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According to a report from Reuters, regulators at the federal Financial Crimes Enforcement Network (FinCEN) were not informed about Attorney General Jeff Sessions’ cannabis policy change but FinCEN spokesperson Stephen Hudack said the agency’s 2014 guidance “remains in place.”

According to September 2017 data from FinCEN more than 300 banks and nearly 100 credit unions are currently providing banking services to cannabis industry operators under the agency’s guidance. The 2014 FinCEN guidance was developed with input from Justice Department officials at that time; however, it also relied on the protection offered by the now-invalid Cole Memo.

Representatives Dennis Heck (D-WA) and Ed Perlmutter (D-CO) told Reuters that they will be sending a letter to FinCEN this week asking them not to rescind their guidance – which could “inject uncertainty into financial markets.”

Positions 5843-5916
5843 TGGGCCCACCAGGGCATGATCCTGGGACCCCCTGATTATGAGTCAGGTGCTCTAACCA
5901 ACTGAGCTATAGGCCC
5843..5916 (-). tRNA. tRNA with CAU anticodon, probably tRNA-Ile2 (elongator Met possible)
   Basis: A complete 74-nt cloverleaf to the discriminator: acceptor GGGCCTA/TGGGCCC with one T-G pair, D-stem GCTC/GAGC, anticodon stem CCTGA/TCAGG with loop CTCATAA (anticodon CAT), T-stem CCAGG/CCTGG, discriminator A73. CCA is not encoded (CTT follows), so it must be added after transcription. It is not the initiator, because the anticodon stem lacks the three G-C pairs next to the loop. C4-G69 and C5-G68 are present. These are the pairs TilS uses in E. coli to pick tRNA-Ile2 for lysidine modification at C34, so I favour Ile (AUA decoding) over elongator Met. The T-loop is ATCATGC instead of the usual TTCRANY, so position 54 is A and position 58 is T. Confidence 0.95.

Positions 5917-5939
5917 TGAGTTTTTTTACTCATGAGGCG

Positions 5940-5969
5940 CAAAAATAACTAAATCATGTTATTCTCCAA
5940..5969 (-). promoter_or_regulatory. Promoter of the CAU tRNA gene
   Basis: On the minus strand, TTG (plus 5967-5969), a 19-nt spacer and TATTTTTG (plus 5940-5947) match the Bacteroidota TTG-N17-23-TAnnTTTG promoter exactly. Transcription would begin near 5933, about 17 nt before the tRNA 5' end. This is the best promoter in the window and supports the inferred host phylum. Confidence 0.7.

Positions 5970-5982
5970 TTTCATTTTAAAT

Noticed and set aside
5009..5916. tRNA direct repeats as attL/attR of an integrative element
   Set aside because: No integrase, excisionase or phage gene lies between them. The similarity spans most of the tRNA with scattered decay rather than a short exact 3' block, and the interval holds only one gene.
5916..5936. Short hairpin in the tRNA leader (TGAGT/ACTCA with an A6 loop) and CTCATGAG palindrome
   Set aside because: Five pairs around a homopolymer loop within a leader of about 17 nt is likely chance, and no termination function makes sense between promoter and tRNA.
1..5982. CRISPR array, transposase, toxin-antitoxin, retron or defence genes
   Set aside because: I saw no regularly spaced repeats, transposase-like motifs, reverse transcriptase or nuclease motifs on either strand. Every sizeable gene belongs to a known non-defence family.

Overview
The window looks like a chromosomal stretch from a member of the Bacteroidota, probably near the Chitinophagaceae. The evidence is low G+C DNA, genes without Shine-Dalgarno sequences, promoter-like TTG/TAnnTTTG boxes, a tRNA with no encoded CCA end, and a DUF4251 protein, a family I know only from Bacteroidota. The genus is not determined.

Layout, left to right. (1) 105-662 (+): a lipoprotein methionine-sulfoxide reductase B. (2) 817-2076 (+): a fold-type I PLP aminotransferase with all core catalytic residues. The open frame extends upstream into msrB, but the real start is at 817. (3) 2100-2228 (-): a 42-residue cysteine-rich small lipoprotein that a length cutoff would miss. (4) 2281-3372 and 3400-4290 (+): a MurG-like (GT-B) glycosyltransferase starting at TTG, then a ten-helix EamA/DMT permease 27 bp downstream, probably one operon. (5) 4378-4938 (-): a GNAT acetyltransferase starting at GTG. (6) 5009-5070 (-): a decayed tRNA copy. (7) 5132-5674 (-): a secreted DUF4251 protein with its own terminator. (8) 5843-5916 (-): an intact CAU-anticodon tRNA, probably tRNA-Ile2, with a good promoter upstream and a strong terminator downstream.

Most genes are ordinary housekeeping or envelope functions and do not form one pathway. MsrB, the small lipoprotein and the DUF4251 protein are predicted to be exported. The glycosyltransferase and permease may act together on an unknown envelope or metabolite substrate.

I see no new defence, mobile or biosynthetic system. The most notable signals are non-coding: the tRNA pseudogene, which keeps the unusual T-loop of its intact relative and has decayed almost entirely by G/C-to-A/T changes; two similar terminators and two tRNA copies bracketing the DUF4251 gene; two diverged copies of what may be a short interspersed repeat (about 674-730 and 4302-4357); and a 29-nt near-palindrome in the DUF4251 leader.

In October 2016, FinCEN reported that 318 cannabis businesses were allowed access to banking services and that figure jumped to 400 at the end of August 2017, where it remained in September. The number of institutions dealing with the cannabis industry has been steadily increasing since the second quarter of 2014 – the quarter after the FinCen policy changes.

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